Now as an MH Fellow with YKA, she’s expanding her impressive scope of work further by launching a campaign to facilitate the process of ensuring better menstrual health and SRH services for women residing in correctional homes in West Bengal. The campaign will entail an independent study to take stalk of the present conditions of MHM in correctional homes across the state and use its findings to build public support and political will to take the necessary action.

        Saurabh has been associated with YKA as a user and has consistently been writing on the issue MHM and its intersectionality with other issues in the society. Now as an MHM Fellow with YKA, he’s launched the Right to Period campaign, which aims to ensure proper execution of MHM guidelines in Delhi’s schools.

        The long-term aim of the campaign is to develop an open culture where menstruation is not treated as a taboo. The campaign also seeks to hold the schools accountable for their responsibilities as an important component in the implementation of MHM policies by making adequate sanitation infrastructure and knowledge of MHM available in school premises.

        Read more about his campaign.

        Harshita is a psychologist and works to support people with mental health issues, particularly adolescents who are survivors of violence. Associated with the Azadi Foundation in UP, Harshita became an MHM Fellow with YKA, with the aim of promoting better menstrual health.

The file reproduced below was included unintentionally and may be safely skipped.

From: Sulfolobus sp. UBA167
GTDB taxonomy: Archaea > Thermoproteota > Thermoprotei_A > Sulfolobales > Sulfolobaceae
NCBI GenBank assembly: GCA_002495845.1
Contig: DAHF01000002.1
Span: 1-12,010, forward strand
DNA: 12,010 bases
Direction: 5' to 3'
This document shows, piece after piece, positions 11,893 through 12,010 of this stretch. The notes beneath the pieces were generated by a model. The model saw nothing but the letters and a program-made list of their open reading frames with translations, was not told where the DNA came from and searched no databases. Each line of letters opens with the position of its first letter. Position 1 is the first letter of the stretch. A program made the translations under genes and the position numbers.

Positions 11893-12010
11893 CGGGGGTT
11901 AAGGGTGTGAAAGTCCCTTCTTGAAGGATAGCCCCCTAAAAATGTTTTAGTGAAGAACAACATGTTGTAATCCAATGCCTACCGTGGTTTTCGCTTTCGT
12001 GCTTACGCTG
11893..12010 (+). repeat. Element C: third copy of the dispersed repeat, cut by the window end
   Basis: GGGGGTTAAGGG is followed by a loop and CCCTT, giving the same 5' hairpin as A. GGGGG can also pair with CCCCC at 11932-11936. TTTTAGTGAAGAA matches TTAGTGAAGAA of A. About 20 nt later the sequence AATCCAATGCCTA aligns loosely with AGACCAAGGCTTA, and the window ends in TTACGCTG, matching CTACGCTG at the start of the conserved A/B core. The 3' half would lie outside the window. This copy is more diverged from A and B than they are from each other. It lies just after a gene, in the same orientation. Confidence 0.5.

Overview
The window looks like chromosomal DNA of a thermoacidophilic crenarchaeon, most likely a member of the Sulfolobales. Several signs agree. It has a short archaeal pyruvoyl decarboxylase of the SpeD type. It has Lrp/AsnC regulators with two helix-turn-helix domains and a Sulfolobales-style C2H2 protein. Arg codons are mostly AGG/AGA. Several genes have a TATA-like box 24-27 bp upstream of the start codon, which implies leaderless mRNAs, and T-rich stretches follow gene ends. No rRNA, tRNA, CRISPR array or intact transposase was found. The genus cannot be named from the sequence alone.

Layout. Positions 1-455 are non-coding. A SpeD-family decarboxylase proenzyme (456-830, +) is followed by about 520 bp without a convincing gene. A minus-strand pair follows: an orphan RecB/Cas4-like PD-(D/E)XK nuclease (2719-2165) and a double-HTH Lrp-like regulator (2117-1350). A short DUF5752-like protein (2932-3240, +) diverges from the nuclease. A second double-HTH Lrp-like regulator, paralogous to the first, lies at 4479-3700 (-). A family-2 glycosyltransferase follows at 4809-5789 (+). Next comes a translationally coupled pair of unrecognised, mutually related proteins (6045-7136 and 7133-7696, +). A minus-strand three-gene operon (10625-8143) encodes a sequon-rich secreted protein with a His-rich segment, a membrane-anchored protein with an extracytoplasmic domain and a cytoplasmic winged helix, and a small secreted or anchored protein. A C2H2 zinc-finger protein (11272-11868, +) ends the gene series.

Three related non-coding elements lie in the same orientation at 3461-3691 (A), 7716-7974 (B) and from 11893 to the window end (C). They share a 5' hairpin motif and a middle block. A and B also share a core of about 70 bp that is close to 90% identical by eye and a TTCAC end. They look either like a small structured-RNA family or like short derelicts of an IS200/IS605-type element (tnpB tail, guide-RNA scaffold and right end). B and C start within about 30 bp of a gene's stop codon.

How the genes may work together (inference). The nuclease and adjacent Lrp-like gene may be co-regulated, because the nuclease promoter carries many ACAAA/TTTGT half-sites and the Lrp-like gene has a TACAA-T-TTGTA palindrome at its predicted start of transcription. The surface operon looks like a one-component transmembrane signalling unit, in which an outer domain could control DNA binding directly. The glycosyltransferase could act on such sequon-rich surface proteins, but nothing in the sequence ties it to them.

Her campaign #MeriMarzi aims to promote menstrual health and wellness, hygiene and facilities for female sex workers in UP. She says, “Knowledge about natural body processes is a very basic human right. And for individuals whose occupation is providing sexual services, it becomes even more important.”

        Meri Marzi aims to ensure sensitised, non-discriminatory health workers for the needs of female sex workers in the Suraksha Clinics under the UPSACS (Uttar Pradesh State AIDS Control Society) program by creating more dialogues and garnering public support for the cause of sex workers’ menstrual rights. The campaign will also ensure interventions with sex workers to clear misconceptions around overall hygiene management to ensure that results flow both ways.

        Read more about her campaign.